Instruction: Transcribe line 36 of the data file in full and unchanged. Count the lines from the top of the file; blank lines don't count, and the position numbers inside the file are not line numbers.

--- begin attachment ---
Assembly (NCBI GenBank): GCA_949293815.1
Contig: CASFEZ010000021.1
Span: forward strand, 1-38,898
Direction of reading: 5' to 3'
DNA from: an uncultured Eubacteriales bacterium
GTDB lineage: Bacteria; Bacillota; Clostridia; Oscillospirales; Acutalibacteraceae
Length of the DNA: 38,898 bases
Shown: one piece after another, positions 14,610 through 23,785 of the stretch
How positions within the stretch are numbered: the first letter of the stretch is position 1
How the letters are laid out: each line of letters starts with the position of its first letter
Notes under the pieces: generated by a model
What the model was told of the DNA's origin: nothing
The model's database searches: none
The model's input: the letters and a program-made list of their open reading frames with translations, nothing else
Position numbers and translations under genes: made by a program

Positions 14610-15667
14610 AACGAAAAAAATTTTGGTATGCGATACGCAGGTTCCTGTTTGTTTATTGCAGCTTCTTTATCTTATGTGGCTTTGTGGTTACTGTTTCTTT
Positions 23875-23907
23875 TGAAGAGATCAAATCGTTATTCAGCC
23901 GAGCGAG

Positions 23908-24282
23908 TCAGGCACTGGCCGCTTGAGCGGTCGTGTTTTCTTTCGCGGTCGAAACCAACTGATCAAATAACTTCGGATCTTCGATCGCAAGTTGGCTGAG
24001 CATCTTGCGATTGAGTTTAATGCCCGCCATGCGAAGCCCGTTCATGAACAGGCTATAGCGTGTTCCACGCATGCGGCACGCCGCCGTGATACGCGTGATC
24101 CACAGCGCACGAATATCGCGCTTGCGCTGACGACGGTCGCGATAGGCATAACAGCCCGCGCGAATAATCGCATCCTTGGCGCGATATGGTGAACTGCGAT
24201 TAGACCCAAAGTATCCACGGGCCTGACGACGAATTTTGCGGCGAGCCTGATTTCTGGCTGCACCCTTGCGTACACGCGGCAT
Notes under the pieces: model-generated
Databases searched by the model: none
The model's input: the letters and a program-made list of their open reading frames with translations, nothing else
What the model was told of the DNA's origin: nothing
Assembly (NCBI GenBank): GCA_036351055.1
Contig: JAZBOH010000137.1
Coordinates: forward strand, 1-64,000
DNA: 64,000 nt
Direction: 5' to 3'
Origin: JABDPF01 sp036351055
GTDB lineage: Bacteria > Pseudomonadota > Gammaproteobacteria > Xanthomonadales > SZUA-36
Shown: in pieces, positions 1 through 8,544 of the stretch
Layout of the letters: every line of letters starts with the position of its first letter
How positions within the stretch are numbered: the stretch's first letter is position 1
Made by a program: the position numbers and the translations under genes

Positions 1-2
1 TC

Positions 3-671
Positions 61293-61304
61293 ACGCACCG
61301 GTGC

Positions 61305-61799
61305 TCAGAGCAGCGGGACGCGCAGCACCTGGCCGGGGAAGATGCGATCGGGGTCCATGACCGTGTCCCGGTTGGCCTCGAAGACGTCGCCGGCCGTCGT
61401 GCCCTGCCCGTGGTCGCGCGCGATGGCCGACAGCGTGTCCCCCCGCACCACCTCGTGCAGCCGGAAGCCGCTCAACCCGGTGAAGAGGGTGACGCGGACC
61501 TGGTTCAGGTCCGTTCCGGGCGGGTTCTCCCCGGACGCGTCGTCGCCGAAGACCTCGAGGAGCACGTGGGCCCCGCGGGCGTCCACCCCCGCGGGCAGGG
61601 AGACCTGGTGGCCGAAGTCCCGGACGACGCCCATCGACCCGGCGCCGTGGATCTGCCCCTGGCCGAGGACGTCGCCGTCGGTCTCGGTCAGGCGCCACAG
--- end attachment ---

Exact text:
GTDB lineage: Bacteria > Pseudomonadota > Gammaproteobacteria > Xanthomonadales > SZUA-36